People are scared. People are worried. People are isolated. I am digging deep to try and figure out how I can creatively reach out and be an encouragement. The world has changed but if each of us look for ways to love on and care for those whom we love or those who are suffering we will help make this world a better place and hopefully lift the sadness many are feeling; like me today.
I don’t have any brilliant answers –just wanted to be real.
We all experience ups and downs in our lives. We all walk through good seasons and challenging seasons. Often times we’ve made choices that have ended up having negative results and we’ve had to walk it out. For many of us unexpected losses, a job, marriage, the stock market, sickness, etc. have “happened upon us” and it takes a lot of courage to keep moving forward with hope.
However, there are times when our lives can feel like they’ve blown up! Challenges and changes can come with such intensity that we are left with heavy dread and hopelessness. It’s easy to get into a downward plunge that can emotionally spiral out of control.
You may be thinking, “Wow! I’ve never really felt that way” or you may be thinking “I’m in that season right now”.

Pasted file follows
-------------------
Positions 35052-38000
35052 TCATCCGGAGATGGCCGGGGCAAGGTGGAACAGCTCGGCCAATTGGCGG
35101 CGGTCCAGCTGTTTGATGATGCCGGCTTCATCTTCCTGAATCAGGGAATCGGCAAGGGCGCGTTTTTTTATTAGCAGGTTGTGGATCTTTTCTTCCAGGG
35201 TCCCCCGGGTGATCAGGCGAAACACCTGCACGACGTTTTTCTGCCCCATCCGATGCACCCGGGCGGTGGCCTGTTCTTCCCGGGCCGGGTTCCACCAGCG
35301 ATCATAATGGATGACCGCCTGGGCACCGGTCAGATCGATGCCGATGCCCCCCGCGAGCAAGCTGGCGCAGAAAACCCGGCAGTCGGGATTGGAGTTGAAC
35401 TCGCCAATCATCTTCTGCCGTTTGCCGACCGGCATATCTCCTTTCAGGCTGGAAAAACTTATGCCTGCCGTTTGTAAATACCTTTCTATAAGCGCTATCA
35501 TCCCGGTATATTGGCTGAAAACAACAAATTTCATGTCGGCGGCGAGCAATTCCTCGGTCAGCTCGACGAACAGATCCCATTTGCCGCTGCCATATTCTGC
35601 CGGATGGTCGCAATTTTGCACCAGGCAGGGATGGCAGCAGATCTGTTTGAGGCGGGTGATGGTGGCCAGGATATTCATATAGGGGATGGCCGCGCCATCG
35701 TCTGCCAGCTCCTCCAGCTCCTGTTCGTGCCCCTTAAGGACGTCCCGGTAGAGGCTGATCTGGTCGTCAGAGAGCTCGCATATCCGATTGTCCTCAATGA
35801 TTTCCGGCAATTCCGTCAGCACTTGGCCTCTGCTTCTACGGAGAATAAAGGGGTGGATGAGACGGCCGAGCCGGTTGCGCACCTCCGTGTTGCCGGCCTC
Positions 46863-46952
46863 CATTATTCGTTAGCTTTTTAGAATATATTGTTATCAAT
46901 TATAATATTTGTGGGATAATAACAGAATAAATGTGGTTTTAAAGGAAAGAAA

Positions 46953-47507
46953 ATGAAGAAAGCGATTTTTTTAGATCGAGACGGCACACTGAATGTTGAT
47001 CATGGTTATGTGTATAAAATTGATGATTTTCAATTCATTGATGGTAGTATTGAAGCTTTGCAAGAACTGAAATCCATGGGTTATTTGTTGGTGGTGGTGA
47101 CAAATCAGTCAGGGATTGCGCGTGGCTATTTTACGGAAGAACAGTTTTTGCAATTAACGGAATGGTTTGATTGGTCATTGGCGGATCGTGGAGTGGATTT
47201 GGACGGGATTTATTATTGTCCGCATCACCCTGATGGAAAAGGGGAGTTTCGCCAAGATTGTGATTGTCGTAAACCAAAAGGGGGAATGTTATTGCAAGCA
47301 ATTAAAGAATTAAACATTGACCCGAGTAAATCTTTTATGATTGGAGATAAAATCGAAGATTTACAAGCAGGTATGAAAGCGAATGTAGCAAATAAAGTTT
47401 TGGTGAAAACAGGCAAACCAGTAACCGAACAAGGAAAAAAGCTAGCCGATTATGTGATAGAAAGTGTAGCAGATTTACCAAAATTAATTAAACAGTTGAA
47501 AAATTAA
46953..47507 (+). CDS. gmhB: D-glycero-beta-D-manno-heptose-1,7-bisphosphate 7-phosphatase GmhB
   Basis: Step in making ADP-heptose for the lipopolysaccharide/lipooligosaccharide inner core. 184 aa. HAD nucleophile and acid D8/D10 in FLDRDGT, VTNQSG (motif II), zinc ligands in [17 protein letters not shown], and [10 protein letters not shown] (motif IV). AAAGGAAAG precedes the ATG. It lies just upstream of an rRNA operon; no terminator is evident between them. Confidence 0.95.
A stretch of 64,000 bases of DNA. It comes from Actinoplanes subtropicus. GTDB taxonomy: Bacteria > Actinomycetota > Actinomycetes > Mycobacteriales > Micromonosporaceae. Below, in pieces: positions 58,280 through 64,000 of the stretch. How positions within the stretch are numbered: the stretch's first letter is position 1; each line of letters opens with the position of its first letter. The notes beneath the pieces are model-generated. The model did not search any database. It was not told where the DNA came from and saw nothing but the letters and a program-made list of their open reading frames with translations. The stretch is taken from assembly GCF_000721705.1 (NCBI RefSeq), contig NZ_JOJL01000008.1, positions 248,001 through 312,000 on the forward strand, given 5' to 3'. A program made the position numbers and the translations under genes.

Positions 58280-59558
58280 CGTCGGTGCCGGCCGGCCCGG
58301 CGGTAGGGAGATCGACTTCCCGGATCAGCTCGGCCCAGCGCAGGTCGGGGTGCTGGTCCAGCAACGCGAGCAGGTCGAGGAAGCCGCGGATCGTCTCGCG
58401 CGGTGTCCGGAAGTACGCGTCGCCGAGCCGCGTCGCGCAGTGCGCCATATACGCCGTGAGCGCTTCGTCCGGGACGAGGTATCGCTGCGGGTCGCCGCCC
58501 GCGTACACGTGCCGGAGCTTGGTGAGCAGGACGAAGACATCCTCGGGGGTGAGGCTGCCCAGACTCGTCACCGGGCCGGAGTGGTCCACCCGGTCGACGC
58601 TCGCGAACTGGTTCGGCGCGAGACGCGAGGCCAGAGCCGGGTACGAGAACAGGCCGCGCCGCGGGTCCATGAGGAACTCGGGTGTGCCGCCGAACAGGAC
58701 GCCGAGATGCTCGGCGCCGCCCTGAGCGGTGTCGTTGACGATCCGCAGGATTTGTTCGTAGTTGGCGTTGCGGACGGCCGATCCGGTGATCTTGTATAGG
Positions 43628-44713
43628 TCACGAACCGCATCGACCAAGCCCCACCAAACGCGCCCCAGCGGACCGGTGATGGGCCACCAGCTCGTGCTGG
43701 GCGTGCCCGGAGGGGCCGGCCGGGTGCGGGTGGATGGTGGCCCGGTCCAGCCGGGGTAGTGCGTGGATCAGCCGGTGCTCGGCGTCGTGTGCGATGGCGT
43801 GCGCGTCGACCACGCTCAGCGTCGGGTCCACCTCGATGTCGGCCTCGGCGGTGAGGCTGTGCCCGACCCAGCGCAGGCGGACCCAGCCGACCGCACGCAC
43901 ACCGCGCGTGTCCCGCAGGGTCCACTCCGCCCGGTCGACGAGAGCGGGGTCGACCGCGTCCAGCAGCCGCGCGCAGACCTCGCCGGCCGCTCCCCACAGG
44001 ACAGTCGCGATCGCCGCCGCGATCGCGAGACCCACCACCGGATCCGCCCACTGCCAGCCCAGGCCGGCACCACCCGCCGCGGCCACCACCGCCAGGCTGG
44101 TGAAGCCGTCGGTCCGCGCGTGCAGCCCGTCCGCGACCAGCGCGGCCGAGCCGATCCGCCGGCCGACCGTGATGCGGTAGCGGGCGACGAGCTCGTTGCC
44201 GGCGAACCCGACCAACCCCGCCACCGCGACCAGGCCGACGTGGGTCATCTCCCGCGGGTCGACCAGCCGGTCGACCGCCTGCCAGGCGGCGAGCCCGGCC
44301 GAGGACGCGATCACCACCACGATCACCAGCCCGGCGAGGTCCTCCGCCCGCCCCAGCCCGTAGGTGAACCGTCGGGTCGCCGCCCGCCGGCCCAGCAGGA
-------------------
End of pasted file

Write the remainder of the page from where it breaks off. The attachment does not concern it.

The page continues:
Almost 9 years ago when my Nephew was murdered I was ill prepared for the emotional trauma that would follow for my sister, my family, but also for me personally at so many levels. My church theology I had believed all my life that If you prayed for your family no harm will come to them was completely shattered. The depth of sadness took me to a really dark place that felt too heavy to bear. My outlook, in the midst of that season was new to me and with all my counseling and coaching experience I had zero answers for myself.
I have friends whom, right at this moment are going through a “life tsunami” that feels dark, hopeless, and incredibly uncertain. I ache for the process they are walking through because there is no magic wand to turn it all around.